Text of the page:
Generally, the darker the smoke, the more volatile the flame producing it; black smoke coming from the chimney is a bad sign. However, when burnt, carbon-rich materials are likely to produce black smoke; black smoke could mean that rubbers or metals are being burnt as manufactured materials often burn this color. Materials will also start to produce smoke in the later burning stages should they last long enough. It is not always a bad sign.

Gray smoke may be using plastics, paints, or stained surfaces as fuel. Grey smoke could also signify a proper burn being established, as the flames start to burn away their fuel efficiently; most of the burn should stay at this color for most materials. Funnily though, gray can also indicate that a fire is slowing down and running out of fuel.

Darker smokes may tend to mean hotter flames, but it can be more complex than that. As smoke plumes further and further from the source, it lightens in color. So, smoke color by itself is not entirely trustworthy when it comes to gauging a flame’s temperature and activity.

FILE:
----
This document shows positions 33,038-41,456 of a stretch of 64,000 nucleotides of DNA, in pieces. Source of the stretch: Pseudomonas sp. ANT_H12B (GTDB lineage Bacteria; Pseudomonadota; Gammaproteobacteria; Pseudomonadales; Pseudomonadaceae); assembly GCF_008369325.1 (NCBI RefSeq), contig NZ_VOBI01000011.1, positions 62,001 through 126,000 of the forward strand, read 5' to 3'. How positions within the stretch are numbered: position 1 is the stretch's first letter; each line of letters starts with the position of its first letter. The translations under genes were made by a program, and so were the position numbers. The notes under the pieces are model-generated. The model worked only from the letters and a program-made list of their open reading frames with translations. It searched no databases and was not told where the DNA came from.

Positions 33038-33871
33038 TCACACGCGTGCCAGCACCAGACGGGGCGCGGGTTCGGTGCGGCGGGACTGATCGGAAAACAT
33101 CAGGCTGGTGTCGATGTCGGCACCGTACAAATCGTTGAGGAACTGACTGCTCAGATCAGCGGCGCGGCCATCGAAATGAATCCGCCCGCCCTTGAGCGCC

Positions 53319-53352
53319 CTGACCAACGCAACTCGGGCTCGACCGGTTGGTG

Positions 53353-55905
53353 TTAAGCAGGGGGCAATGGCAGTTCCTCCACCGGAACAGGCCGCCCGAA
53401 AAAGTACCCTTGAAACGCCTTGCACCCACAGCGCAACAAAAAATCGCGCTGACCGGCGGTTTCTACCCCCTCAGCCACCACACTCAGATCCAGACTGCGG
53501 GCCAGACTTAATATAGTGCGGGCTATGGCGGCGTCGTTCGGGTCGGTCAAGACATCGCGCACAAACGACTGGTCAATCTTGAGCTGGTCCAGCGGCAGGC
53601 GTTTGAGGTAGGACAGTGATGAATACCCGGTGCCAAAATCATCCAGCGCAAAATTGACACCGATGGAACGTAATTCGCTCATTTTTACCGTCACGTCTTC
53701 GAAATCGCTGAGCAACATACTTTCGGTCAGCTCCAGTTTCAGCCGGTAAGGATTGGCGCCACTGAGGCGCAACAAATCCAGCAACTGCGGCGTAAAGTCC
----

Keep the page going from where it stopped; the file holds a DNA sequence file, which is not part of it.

Tan or Brown are a less seen color but can indicate the fuels are unfinished wood products. If tan smoke is seen, structural involvement or damage is likely but not guaranteed.


Smoke moves and its ability to move is a blessing, not a curse. We now move on to the topic of velocity, said movement of smoke. Velocity can only be used to measure plumes moving through vents and indicates the pressure inside a building. When outside, smoke is much too disturbed by the wind and is not focused through a single port, and thus it spreads as it wishes. However, some attributes of the flame can be ascertained even with this fact.